6 Things We Learned at the 2020 Fancy Food Show

Recently, a few of us went to the 2020 Winter Fancy Food Show in San Francisco as part of our never-ending quest to learn about the latest and greatest trends, products, and ideas in today’s food world. We tasted our way across the showroom floor, sampling delicacies from every corner of the earth. Our friends at Datassentials taught us about the lifecycle of a food trend — and other speakers presented on how the food industry is addressing issues from climate change to decolonizing the spice trade to food transparency.

But out of everything we learned at this year's Fancy Food Show West, these six insights, ideas, and trends took the cake.

  1. Plant-based 2.0 

Did you know you there’s a plant-based alternative to pork rinds? Well, now you do. What about perfectly creamy soft serve with no aftertaste? Eclipse Foods is on a mission to be the Impossible™ of frozen treats. How about mushroom jerky or cultured non-dairy butter? There are tasty plant-based alternatives to many dairy- and meat-based foods popping up more than ever before — and we didn’t know we needed them until now.

  1. Flavor trends lean toward Korean and Afro-Caribbean

Move over curry and salsa verde — there are new flavors trending! Berbere spice blends and sauces, Jamaican jerk sauce, and kimchi mayo were just a few examples of these emerging flavor profiles. Even a Minnesota-based brand, Mama Kicks, is hopping on this trend train with a line of sauces and marinades inspired by authentic Caribbean, African, and South American flavors.

But, one of our new favorite brands is KPOP Foods with its line of Korean hot sauces, glazes, and that aforementioned kimchi mayo. You can count on us spending the next few months marinating anything and everything we can get our hands on.

  1. Radical authenticity and transparency in the food system

We all know about the fair trade coffee movement — but what about decolonizing our spice trade? Or ending slave labor in the chocolate industry?

Modern consumers are hungry for knowledge when it comes to our food system, and there are some impressive brands who are successfully providing this sort of education. For example, Sana Javeri Kadri, founder of Diaspora Co., explained that pricing for spice farmers has not been adjusted in over 100 years. Sometimes spices can change hands more than 10 times before reaching the consumer, meaning everyone along that supply chain needs to get paid. So in the end, very little profit trickles down to the farmer, which is why Kadri’s spice company works directly with farmers and pays them a living wage. Inspired by Sana, we’re thinking about new ways we can help our clients tell their stories of authenticity.

  1. Building a better beverage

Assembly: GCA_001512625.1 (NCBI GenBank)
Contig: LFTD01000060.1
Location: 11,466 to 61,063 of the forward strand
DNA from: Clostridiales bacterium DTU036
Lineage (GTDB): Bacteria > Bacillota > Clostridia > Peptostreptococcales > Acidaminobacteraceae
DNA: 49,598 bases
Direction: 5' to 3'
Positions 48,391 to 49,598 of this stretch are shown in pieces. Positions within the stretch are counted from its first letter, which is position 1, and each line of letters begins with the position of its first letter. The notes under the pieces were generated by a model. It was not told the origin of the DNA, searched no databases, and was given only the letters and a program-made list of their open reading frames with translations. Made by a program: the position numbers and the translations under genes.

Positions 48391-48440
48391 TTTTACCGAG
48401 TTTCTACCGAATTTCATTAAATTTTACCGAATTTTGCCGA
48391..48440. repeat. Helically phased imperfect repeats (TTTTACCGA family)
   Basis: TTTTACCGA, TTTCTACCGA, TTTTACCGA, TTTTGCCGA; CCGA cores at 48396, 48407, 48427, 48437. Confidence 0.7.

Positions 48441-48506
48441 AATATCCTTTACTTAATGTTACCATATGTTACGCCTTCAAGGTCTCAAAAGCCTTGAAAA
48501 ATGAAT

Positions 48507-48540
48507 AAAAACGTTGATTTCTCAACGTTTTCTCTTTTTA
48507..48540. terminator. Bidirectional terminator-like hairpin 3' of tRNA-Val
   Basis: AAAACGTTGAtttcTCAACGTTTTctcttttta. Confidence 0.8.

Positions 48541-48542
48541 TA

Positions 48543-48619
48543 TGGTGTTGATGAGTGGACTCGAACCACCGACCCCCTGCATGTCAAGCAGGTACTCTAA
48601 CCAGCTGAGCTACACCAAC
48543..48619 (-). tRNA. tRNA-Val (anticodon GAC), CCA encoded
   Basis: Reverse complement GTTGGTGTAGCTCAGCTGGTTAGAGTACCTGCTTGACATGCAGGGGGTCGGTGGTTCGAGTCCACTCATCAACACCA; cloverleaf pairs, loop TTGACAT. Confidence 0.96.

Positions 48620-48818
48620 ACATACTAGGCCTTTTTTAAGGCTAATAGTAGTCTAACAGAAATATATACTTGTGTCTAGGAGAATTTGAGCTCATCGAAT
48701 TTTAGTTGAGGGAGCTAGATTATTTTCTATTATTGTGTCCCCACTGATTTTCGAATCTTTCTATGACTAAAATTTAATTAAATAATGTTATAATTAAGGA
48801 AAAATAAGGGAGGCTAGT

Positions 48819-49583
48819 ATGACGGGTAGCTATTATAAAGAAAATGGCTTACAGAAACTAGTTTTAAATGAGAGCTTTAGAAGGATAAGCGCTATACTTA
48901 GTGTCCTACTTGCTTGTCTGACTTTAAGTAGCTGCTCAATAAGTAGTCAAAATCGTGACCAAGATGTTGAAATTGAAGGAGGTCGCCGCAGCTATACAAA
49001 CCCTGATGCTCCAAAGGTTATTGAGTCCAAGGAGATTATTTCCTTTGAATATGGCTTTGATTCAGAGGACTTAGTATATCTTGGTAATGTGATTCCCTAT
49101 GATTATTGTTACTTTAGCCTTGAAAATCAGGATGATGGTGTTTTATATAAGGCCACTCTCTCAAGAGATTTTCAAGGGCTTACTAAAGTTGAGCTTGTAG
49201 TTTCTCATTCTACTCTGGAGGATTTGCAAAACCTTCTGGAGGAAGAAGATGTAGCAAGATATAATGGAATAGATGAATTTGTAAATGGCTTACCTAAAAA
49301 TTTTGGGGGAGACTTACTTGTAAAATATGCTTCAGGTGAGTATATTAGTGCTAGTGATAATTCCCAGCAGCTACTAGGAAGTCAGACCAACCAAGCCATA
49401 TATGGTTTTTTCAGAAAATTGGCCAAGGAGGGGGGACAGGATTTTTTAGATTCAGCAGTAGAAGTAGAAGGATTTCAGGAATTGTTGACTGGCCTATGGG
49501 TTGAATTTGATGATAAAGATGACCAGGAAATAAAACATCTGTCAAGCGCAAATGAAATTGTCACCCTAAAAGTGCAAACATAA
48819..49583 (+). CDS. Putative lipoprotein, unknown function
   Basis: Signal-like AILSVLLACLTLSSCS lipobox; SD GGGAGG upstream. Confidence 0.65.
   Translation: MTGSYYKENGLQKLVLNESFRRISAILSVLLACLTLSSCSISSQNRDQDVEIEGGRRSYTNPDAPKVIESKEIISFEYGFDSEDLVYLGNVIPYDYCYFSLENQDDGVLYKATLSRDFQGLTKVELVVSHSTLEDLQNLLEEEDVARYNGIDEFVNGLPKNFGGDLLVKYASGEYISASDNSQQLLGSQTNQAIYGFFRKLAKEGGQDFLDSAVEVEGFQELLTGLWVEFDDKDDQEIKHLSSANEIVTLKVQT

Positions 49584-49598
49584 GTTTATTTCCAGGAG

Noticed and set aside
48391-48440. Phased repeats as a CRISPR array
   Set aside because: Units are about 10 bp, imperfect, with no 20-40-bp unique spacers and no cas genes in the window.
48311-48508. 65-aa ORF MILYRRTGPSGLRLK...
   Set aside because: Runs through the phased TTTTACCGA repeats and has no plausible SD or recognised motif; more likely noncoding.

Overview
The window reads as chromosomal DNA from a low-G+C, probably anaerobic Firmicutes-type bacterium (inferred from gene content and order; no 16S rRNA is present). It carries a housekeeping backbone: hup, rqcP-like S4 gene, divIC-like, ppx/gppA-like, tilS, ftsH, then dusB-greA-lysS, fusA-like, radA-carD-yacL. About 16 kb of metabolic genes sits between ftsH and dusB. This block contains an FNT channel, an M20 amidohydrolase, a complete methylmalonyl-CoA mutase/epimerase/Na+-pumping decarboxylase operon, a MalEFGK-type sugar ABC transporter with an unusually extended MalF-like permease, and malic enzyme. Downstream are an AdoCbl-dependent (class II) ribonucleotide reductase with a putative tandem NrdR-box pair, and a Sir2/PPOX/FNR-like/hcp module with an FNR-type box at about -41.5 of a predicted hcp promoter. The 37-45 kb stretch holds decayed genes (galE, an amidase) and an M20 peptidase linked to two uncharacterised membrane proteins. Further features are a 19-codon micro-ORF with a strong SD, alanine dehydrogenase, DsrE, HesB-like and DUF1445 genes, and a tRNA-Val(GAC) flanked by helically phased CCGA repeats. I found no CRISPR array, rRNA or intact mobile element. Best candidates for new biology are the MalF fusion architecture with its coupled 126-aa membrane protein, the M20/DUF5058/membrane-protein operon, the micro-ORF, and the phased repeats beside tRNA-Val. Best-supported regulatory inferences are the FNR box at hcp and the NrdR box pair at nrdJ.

Any grocer will tell you that the single serve beverage category is one of the fastest growing areas in stores right now — and we love this trend. Hello, more cocktail and mocktail mixers! There are options from sugar-free to syrupy sweet, from still to sparkling. Suffice it to say, people are really pushing beverage boundaries.

Some of our favorites were H2OPS™ sparkling hop water, Kimino sparkling yuzu juice, and Bitters & Sodas, a line of sparkling mixers from Hella Cocktail Co. We can’t wait to start playing around in the test kitchen with these products.

  1. Paleo fades as Keto rises

According to Google Trends, there were more people searching for the word “Paleo” before 2018. However after 2018, Keto stole the show — literally. Basically, if a recipe or product wasn’t plant-based, it was probably Keto. There was Keto cookie dough, ice cream, protein bars, snack chips, etc. Name any product, and there was probably a low-carb, high-protein version. While people can’t seem to get enough of the Keto concept, we’re still on the lookout for Keto products that satisfy our cravings for taste and flavor.

  1. Something for everyone

As we zoomed out on our time at the Fancy Food Show, it really felt like there is something for everyone in today’s food industry. Datassentials confirmed our theory in its presentation on food trends. The short version? The age of functional food and genetic testing is here, people are armed with more knowledge about what foods work best for their bodies, and the food industry is responding in a big way.

In other words, trends that used to take 10–15 years to gain widespread adoption are now reaching the mainstream in two years or fewer.

So what’s the ultimate food trend? We argue: trend cycles are shorter than ever.

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